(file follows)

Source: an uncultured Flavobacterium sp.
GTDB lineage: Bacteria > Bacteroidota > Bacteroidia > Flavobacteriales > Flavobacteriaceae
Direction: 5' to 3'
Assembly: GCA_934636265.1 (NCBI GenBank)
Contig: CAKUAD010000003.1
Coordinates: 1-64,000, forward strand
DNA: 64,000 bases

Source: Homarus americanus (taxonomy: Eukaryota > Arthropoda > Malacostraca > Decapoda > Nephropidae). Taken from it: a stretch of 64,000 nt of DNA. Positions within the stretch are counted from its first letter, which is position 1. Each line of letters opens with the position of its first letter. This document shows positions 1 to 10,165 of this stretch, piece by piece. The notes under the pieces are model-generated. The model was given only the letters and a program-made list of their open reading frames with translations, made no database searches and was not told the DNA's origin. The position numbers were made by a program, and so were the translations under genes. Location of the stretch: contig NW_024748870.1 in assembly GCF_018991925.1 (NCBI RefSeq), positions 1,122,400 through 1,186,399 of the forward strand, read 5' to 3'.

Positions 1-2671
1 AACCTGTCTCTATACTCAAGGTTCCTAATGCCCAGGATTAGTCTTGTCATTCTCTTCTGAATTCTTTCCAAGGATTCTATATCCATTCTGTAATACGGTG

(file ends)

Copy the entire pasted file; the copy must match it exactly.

Source: an uncultured Flavobacterium sp.
GTDB lineage: Bacteria > Bacteroidota > Bacteroidia > Flavobacteriales > Flavobacteriaceae
Direction: 5' to 3'
Assembly: GCA_934636265.1 (NCBI GenBank)
Contig: CAKUAD010000003.1
Coordinates: 1-64,000, forward strand
DNA: 64,000 bases

Source: Homarus americanus (taxonomy: Eukaryota > Arthropoda > Malacostraca > Decapoda > Nephropidae). Taken from it: a stretch of 64,000 nt of DNA. Positions within the stretch are counted from its first letter, which is position 1. Each line of letters opens with the position of its first letter. This document shows positions 1 to 10,165 of this stretch, piece by piece. The notes under the pieces are model-generated. The model was given only the letters and a program-made list of their open reading frames with translations, made no database searches and was not told the DNA's origin. The position numbers were made by a program, and so were the translations under genes. Location of the stretch: contig NW_024748870.1 in assembly GCF_018991925.1 (NCBI RefSeq), positions 1,122,400 through 1,186,399 of the forward strand, read 5' to 3'.

Positions 1-2671
1 AACCTGTCTCTATACTCAAGGTTCCTAATGCCCAGGATTAGTCTTGTCATTCTCTTCTGAATTCTTTCCAAGGATTCTATATCCATTCTGTAATACGGTG